New Age Islam Edit Bureau
8 september 2015
The Myth Of Logical Conclusions
By Zoha Waseem
Can We Do More?
By Muhammad Hamid Zaman
Compiled By New Age Islam Edit Bureau
The myth of logical conclusions
By Zoha Waseem
September 8, 2015
Eliminate militant wings of political parties. Eliminate targeted killings, kidnappings for ransom and extortion. Eliminate terrorists’ networks and support bases. Cut down sources of terrorist financing. Take back Lyari from a gang war dating back to the 1960s.
These have been the primary objectives behind the ongoing Karachi operation — multiple, at least on paper, having evolved over the last 24 months.
As the internal security operation in Karachi marks its second anniversary this September, there is a general perception that the city is returning to ‘normalcy’. But the illusion of security is no measure of the success of internal security operations (ISOPs). In fact, that may be a short-sighted way of studying ISOPs. In the same vein, the quest for ‘bringing the Karachi operation to its logical conclusion’ is vague, impractical and idealistic. There is a need to move beyond the rhetoric of ‘logical conclusions’ and instead ask, how can we think of strategy (of which ISOPs are components, or battles, if you will) during what is known as fifth generation warfare.
Putting warfare in the context of five generations reveals the evolution of warfare in the modern era, and how the methods of conducting war have changed. To sum up rather quickly, first generation warfare pitted armies against armies (Napoleonic Wars); second generation warfare was about fighting in the trenches with the support of firepower (the First World War); third generation warfare focused on manoeuvre, utilising improved technology and a combination of sea, air, and ground assaults (the Second World War), and began moving away from the traditional battlefields. Fourth generation warfare relies upon prolonged, asymmetrical wars in which an adversary’s superior conventional powers are countered by insurgency tactics in cities, villages, mountains and open fields, to defeat an opponent’s political will through low intensity conflicts (the Soviet Union against the Afghan Taliban; the US in Vietnam).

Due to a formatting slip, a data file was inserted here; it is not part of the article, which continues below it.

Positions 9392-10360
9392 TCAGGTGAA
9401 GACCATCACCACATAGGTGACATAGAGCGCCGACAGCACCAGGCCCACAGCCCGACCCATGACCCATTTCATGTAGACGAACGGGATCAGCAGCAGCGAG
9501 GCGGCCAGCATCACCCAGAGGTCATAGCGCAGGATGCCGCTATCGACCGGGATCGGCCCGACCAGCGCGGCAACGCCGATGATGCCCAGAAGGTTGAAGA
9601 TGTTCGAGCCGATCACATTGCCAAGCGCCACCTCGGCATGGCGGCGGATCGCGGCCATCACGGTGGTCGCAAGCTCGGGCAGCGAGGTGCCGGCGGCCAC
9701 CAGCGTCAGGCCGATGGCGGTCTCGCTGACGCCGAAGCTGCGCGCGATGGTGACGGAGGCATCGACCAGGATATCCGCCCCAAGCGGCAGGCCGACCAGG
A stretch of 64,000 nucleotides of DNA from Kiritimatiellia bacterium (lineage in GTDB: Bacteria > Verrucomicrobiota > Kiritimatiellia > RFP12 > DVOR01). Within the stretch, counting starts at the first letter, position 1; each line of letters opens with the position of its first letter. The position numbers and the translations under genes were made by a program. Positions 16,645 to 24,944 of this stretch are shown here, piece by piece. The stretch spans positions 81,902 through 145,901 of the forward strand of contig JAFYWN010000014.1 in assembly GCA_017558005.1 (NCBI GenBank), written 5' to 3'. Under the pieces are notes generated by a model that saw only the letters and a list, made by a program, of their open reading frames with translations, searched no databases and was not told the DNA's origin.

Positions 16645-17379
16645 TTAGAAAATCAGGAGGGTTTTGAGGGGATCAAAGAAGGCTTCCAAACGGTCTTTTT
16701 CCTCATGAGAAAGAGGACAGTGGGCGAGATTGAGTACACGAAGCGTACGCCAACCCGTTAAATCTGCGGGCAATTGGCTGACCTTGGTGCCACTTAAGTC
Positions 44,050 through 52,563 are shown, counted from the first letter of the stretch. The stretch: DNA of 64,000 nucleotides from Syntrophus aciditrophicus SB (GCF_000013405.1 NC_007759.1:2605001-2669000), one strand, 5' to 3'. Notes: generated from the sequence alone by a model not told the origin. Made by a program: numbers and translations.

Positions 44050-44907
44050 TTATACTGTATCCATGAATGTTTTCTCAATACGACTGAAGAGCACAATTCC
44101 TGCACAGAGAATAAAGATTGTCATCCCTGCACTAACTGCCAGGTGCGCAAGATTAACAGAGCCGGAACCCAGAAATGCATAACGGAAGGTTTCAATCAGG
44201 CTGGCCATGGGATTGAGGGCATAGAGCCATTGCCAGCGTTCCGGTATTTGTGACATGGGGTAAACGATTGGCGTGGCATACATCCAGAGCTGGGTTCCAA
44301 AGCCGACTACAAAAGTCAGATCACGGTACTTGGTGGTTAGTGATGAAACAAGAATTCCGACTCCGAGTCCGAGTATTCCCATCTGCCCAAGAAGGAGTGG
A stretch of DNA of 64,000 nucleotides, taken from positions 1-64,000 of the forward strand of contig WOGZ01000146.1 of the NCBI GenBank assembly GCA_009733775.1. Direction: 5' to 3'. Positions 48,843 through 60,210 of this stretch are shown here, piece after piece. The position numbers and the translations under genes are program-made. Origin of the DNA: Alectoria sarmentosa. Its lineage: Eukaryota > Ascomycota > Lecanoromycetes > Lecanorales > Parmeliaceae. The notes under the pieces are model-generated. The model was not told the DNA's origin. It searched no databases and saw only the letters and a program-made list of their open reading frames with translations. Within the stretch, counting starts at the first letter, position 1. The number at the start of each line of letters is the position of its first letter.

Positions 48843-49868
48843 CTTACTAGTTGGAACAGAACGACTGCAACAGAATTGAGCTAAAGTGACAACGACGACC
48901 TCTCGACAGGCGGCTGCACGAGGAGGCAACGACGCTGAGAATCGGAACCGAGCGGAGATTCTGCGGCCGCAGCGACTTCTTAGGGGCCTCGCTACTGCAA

Since the onset of the global war on terror, we appear to be entering into fifth generation warfare (5GW), seen as ‘unrestricted warfare’, in which, to put it crudely, all bets are off: military or no military, the fight becomes less about armies or organised groups, but loose networks and individuals against individuals, employing tactics of targeted killings, suicide attacks and vehicle-borne improvised explosive devices. In large and densely populated urban areas, socio-political networks, both physically elaborate and technologically advanced, further add to the complexities of 5GW and conduct of contemporary warfare, making it longer and geographically more widespread than previous generations of warfare. For a military or paramilitary force to engage in ISOPs in 5GW thus demands a long-term commitment.
Given the complex nature of ISOPs and 5GW, we see tactical manoeuvrings in cities (raids, preventive detentions, extensive surveillance measures and military urbanism), as seen in Karachi over the last few years. But a crucial element of warfare appears to be absent from the debate: strategy, which comes from the Greek word strategia that is the office of the general (strategos).
For argument’s sake, let’s set aside two notions: first, that war has a decisive or logical conclusion or a clear, singular objective and, second, that strategy is about rational choices. Rationality is relative and the rational choice theory is too weak a theory to empirically understand decision-making during contemporary warfare. What Lawrence Freedman’s mammoth work Strategy: A History teaches us is that strategy is about finding coping mechanisms, a way to keep muddling on, surviving, and devising your course according to the changing nature of the threats at hand.
At a talk at King’s College London last year, Freedman said, “The approach that I’m arguing is based on getting away from the idea of a plan with a definitive end and thinking more about strategy as a response to a changing environment which is throwing up new problems that require you to think through what you can do to get yourself in a better position, at which point you’ll be thinking again about how to get to an even better position.”
Bringing an internal security operation to ‘its logical conclusion’ is thus hardly a strategy. It is at best an objective, like the ones identified above. And objectives change as you come across various hurdles and even a ‘master strategist’ cannot always take into account when, where and how things will go wrong — and they do.